families. (Roberts 1999)
Our experience at the Haemophilia
Society is that support services for those end-stage liver disease,
and those awaiting a liver transplant are patchy and sometimes
There is a lack of research and information
about the particular health problems faced by people co-infected
with-hepatitis C and HIV.
4.24 Other areas where patients require
support, advice and information:
Bereaved relatives often receive
no structured bereavement care after the death of the patient.
For those whose health is affected
by HIV and/or HCV they face reduced income from having to reduce
their hours of work, give up opportunities for promotion, take
a less demanding job and in many cases give up employment completely.
Those affected in this way have become increasingly dependent
on state welfare benefits. Patients frequently require information
and support to help negotiate their way around the complex benefits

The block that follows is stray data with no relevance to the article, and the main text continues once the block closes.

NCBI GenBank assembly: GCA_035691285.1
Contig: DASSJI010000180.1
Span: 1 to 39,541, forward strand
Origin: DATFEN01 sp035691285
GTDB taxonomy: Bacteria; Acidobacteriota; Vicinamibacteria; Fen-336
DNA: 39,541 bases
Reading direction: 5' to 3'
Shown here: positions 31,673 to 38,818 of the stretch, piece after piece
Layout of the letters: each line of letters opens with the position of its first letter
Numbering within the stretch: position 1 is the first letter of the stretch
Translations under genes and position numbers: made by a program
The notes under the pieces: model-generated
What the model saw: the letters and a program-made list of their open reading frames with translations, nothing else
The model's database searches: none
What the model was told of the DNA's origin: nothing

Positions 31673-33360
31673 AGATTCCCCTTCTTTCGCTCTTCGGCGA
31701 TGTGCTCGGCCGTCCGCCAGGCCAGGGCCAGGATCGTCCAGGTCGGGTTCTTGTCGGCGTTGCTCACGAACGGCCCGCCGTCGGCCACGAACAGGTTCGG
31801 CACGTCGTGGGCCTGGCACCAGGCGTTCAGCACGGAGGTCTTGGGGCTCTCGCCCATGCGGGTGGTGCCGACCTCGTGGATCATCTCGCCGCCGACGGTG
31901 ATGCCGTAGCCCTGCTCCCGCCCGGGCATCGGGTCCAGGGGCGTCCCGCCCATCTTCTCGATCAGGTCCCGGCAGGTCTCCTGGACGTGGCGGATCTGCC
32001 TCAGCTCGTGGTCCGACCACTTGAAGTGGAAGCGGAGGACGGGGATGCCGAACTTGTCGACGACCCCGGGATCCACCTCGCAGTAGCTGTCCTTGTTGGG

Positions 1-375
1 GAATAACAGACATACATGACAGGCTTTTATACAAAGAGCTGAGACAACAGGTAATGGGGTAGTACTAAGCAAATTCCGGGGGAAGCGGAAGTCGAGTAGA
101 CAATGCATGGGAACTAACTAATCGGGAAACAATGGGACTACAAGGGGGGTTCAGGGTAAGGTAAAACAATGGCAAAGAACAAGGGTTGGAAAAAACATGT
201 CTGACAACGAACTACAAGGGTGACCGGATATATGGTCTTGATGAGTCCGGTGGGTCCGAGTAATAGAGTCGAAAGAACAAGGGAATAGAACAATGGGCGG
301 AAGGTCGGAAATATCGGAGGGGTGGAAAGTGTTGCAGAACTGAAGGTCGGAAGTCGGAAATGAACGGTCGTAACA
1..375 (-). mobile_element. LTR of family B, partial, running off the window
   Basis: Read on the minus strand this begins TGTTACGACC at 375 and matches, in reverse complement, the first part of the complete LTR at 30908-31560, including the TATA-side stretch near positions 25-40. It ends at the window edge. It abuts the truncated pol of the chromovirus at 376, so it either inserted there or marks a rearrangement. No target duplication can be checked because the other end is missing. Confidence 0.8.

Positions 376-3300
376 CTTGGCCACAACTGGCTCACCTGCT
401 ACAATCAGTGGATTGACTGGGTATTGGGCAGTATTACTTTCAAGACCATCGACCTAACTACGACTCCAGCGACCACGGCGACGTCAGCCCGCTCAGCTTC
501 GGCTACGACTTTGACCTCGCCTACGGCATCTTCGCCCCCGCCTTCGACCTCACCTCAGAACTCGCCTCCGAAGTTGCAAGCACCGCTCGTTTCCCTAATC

system, and with the decrease in the number of social workers
attached to haemophilia centres patients sometimes fail to get
the help they need to ensure that this happens.
The legal, professional and other obligations
on doctors and institutions to disclose information
4.25 The contaminated blood occurrences
raises many questions about these obligations. In this situation
evidence was mounting over a relatively long period that blood
treatment products were transmitting infection; there were reports
in the medical and scientific journals and growing awareness amongst
individual clinicians, both doctors and nurses. As early as 1972
it was known that a hepatitis virus, known then as "non A,
non B" was transmitted through blood. In at least two cases
known to the Society individuals with haemophilia were advised
by a health professional (in one case a nurse in the other a biochemist)
of the risks of HIV contamination in blood products, and appropriate